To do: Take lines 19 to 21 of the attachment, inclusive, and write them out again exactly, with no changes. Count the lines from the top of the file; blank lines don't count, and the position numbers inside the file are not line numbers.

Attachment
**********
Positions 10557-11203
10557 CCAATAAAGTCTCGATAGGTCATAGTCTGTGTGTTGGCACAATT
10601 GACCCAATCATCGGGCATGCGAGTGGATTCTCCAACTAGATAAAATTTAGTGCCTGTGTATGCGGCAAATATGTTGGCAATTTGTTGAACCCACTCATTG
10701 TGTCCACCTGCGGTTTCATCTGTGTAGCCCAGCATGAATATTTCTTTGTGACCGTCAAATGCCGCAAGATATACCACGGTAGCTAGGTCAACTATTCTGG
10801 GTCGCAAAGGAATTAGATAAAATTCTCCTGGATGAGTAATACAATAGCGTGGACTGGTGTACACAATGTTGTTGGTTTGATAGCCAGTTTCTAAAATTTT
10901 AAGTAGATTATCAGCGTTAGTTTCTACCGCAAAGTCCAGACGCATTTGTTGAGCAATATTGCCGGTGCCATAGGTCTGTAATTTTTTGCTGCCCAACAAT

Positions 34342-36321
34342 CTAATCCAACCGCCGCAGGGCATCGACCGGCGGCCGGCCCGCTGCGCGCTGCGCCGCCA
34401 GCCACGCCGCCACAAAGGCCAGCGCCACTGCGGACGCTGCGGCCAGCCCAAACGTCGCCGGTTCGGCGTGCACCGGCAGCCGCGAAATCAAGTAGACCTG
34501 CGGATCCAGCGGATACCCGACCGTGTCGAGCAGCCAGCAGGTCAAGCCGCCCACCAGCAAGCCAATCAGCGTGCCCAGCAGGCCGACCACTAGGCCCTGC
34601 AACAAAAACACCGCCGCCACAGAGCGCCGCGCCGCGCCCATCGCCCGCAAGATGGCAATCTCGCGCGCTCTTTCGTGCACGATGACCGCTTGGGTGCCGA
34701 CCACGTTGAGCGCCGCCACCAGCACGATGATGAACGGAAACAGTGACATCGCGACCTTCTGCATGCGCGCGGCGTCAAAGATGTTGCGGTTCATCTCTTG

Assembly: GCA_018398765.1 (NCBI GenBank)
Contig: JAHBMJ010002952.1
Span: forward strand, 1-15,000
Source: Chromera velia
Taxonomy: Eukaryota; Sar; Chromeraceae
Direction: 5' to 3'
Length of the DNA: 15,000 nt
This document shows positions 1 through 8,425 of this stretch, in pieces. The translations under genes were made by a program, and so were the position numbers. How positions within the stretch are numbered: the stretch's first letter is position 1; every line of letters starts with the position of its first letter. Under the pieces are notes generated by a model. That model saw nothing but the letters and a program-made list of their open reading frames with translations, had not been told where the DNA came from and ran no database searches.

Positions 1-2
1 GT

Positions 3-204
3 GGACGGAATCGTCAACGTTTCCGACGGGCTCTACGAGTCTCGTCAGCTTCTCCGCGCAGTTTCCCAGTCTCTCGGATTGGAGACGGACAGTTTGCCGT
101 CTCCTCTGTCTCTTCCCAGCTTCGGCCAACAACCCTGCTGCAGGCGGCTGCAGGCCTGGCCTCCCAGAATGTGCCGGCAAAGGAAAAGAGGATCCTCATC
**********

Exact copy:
Length of the DNA: 15,000 nt
This document shows positions 1 through 8,425 of this stretch, in pieces. The translations under genes were made by a program, and so were the position numbers. How positions within the stretch are numbered: the stretch's first letter is position 1; every line of letters starts with the position of its first letter. Under the pieces are notes generated by a model. That model saw nothing but the letters and a program-made list of their open reading frames with translations, had not been told where the DNA came from and ran no database searches.

Positions 1-2